Some insects are good for your yard, lawn or garden, while others can cause damage that results in decay and death of vegetables, flowers or shrubs. Understanding how to identify the signs of destructive garden pests enables gardeners and homeowners to take immediate steps toward eradicating the problem through natural or chemical means. Signs of destruction or infestation vary depending on the type of pest and degree of infestation. Such signs may be visible on leaves, stems or fruit, while others are found near or on roots. Sometimes pests can be identified by churning up the soil near plants, while others are larger, like gophers, squirrels and mice.
Inspect your plants for holes in the leaves on a weekly basis. Caterpillars, grasshoppers and borers can damage leaves and flowers. In most cases, you'll see chewed edges of leaves, holes in fruit or damage to flowers. Holes in leaves or flowers may be perfectly round and located in the center of the leaf or closer to the edge.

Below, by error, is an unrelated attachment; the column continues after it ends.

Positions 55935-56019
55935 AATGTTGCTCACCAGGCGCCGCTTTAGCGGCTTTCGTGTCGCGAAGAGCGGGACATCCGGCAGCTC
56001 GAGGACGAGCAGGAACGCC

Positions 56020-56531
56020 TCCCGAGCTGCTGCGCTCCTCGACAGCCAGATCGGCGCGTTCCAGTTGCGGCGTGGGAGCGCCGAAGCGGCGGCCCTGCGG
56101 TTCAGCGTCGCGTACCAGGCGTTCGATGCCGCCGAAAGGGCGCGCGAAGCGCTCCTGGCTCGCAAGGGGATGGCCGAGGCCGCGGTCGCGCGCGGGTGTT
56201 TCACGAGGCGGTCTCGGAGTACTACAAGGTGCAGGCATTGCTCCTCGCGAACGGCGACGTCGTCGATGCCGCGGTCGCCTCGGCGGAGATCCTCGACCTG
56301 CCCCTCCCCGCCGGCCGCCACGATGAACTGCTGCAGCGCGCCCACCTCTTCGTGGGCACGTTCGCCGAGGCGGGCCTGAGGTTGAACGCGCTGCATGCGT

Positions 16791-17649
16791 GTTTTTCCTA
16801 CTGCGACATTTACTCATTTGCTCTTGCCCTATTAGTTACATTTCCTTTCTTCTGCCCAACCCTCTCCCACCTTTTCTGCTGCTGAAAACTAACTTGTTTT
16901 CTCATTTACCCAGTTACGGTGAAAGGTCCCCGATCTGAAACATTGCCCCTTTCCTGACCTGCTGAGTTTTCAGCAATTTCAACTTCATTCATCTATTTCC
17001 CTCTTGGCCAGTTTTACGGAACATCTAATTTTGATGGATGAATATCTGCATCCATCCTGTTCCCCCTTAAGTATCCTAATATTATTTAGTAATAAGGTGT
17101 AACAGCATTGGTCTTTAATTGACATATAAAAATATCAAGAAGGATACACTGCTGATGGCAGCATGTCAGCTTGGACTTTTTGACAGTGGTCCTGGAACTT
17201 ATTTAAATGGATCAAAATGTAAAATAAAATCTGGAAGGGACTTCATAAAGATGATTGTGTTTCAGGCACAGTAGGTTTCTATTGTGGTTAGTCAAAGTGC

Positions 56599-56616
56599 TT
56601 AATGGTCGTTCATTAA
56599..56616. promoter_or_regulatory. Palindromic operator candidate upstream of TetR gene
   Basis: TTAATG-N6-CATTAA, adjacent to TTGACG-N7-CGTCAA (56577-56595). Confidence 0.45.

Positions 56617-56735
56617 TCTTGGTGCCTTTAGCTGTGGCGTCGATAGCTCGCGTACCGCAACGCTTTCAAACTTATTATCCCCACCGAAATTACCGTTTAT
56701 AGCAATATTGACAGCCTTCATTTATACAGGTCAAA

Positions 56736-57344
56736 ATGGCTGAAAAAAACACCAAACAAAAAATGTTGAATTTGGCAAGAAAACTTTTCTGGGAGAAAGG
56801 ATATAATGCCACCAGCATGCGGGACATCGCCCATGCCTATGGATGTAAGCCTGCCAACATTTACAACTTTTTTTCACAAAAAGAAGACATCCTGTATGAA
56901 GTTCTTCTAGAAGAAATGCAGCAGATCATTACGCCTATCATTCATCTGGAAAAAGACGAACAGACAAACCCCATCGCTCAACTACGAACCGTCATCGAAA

Watch the leaves for signs of brown or rust-colored spots, often caused by insects like the corn earworm or the Japanese beetle. These pests leave telltale signs behind as they slowly work their way through the garden. Spots may be the size of a pinprick or the size of a pencil eraser. In some cases, the spots may be sporadic and occasional, or they may appear connected or clumped on one side of the leaf or another.
Inspect your plants and flowers for signs of grasshopper damage. Grasshoppers will chomp through leaves, stems and stalks throughout the summer, but most of their damage will occur in late summer as their population grows. Grasshoppers leave nothing of the leaf behind, whereas caterpillars consume the juiciest parts of a leaf and then move on to another.
Carefully inspect the roots of the plant if you see it wilting for no apparent reason. Beetles and borers often attack roots as they work their way into a plant. Inspect the base of stems where the they attach to the root crown. Often new growth will look chewed, stunted or brown, or have oozing sap.
Look for signs of eggs or larvae on the underside of leaves of vegetables, fruit trees or flowers. Insects like whiteflies, spider mites and aphids leave clusters or clumps of larvae in plain sight on the undersides of leaves or along a stem. Mealybugs leave behind clumps of white, cottony sacks, while caterpillars and foliage worms leave behind tiny black dots. Scales appear as small, rounded, brownish bumps on the stalk or stem of a plant.